at which exportation of corn is prohibited, if 
it is ever to be prohibited, ought always to be 
a very high price
The laws concerning corn may everywhere 
be compared to the laws concerning religion. 
The people feel themselves so much interested 
in what relates either to their subsistence in 
this life, or to their happiness in a life to come, 
that government must yield to their prejudices
and, in order to preserve the public 
tranquillity, establish that system which they 
approve of. It is upon this account, perhaps, 
that we so seldom find a reasonable system established 
with regard to either of those two capital 
IV. The trade of the merchant-carrier, or 
of the importer of foreign corn, in order to 
export it again, contributes to the plentiful 
supply of the home market. It is not, indeed, 
the direct purpose of his trade to sell his corn 
there; but he will generally be willing to do 
so, and even for a good deal less money than 
he might expect in a foreign market; because 
he saves in this manner the expense of loading 
and unloading, of freight and insurance
The inhabitants of the country which, by 
means of the carrying trade, becomes the magazine 
and storehouse for the supply of other 
countries, can very seldom be in want themselves. 
Though the carrying trade must thus 
contribute to reduce the average money price 
of corn in the home market, it would not 
thereby lower its real value; it would only 
raise somewhat the real value of silver
The carrying trade was in effect prohibited 
in Great Britain, upon all ordinary occasions
by the high duties upon the importation of foreign 
corn, of the greater part of which there 
was no drawback; and upon extraordinary 
occasions, when a scarcity made it necessary 
to suspend those duties by temporary statutes
exportation was always prohibited. By this 
system of laws, therefore, the carrying trade 
was in effect prohibited
That system of laws, therefore, which is 
connected with the establishment of the bounty
seems to deserve no part of the praise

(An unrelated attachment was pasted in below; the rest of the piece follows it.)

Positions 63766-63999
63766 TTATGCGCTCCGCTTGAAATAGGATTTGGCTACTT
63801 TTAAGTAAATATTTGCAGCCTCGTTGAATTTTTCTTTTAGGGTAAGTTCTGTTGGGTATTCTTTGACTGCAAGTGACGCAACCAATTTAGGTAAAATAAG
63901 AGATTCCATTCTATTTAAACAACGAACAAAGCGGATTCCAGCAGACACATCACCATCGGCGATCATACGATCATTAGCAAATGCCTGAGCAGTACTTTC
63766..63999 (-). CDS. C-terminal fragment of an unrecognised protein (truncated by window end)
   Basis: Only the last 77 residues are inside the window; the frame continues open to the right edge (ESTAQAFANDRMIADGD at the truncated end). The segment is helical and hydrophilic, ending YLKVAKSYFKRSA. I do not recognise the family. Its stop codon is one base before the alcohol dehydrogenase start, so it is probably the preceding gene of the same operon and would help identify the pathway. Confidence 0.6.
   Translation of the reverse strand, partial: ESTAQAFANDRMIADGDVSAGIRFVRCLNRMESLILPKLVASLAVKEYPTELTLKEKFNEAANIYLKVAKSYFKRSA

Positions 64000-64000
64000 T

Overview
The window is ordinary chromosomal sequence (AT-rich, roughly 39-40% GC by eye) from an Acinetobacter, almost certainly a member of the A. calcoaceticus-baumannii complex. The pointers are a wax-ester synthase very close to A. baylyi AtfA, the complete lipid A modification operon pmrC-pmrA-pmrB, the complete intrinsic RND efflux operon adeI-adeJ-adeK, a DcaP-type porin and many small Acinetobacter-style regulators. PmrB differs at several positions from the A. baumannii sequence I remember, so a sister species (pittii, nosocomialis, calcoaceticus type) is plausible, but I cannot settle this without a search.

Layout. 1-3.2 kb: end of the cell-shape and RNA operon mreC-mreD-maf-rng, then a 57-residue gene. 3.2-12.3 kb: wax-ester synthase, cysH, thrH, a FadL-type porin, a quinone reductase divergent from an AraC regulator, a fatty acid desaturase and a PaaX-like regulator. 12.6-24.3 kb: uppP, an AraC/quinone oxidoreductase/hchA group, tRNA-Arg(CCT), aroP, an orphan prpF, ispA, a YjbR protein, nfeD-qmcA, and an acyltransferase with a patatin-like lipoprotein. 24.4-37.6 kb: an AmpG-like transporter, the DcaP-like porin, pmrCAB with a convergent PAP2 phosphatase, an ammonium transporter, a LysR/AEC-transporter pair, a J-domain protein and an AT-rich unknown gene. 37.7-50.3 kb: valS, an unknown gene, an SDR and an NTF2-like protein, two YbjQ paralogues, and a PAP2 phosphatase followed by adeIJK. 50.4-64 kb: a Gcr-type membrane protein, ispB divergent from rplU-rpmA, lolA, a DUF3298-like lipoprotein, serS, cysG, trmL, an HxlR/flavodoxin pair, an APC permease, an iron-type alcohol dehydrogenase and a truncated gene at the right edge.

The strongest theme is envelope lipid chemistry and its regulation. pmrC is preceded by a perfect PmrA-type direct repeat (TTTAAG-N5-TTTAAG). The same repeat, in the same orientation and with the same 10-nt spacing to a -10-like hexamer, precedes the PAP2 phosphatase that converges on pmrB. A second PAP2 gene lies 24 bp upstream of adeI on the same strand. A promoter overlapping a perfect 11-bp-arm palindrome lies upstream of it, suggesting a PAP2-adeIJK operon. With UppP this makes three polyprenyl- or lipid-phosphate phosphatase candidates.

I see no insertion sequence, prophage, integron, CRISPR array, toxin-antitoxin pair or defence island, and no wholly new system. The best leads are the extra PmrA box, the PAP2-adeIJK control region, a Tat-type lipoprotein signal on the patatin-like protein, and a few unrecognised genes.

which has been bestowed upon it. The improvement 
and prosperity of Great Britain
which has been so often ascribed to those 
laws, may very easily be accounted for by 
other causes. That security which the laws 
in Great Britain give to every man, that he 
shall enjoy the fruits of his own labour, is 
alone sufficient to make any country flourish
notwithstanding these and twenty other absurd 
regulations of commerce; and this security 
was perfected by the Revolution, much 
about the same time that the bounty was established. 
The natural effort of every individual 
to better his own condition, when suffered 
to exert itself with freedom and security
is so powerful a principle, that it is alone, 
and without any assistance, not only capable 
of carrying on the society to wealth and prosperity
but of surmounting a hundred impertinent 
obstructions, with which the folly of 
human laws too often encumbers its operations: 
though the effect of those obstructions 
is always, more or less, either to encroach 
upon its freedom, or to diminish its security
In Great Britain industry is perfectly secure; 
and though it is far from being perfectly free
it is as free or freer than in any other part of 
Though the period of the greatest prosperity 
and improvement of Great Britain has 
been posterior to that system of laws which is 
connected with the bounty, we must not upon 
that account, impute it to those laws. It 
has been posterior likewise to the national 
debt; but the national debt has most assuredly 
not been the cause of it. 
Though the system of laws which is connected 
with the bounty, has exactly the same 
tendency with the practice of Spain and Portugal
to lower somewhat the value of the 
precious metals in the country where it takes 
place; yet Great Britain is certainly one of 
the richest countries in Europe, while Spain 
and Portugal are perhaps amongst the most 
beggarly. This difference of situation, however, 
may easily be accounted for from two 
different causes. First, the tax in Spain, the 
prohibition in Portugal of exporting gold and 
silver, and the vigilant police which watches 
over the execution of those laws, must, in two 
very poor countries, which between them import 
annually upwards of six millions sterling, 
operate not only more directly, but 
much more forcibly, in reducing the value of 
those metals there, than the corn laws can do 
in Great Britain. And, secondly, this bad 
policy is not in these countries counterbalanced 
by the general liberty and security of 
the people. Industry is there neither free nor 
secure; and the civil and ecclesiastical governments 
of both Spain and Portugal are 
such as would alone be sufficient to perpetuate 
their present state of poverty, even 
though their regulations of commerce were 
as wise as the greatest part of them are absurd 
and foolish
The 13th of the present king, c. 43, seems 
to have established a new system with regard 
to the corn laws, in many respects better than 
the ancient one, but in one or two respects 
perhaps not quite so good
By this statute, the high duties upon importation 
for home consumption are taken off, 
so soon as the price of middling wheat rises 
to 48s. the quarter; that of middling rye
pease, or beans, to 32s.; that of barley to 
24s.; and that of oats to 16s.; and instead of 
them, a small duty is imposed of only 6d. 
upon the quarter of wheat, and upon that of 
other grain in proportion. With regard to 
all those different sorts of grain, but particularly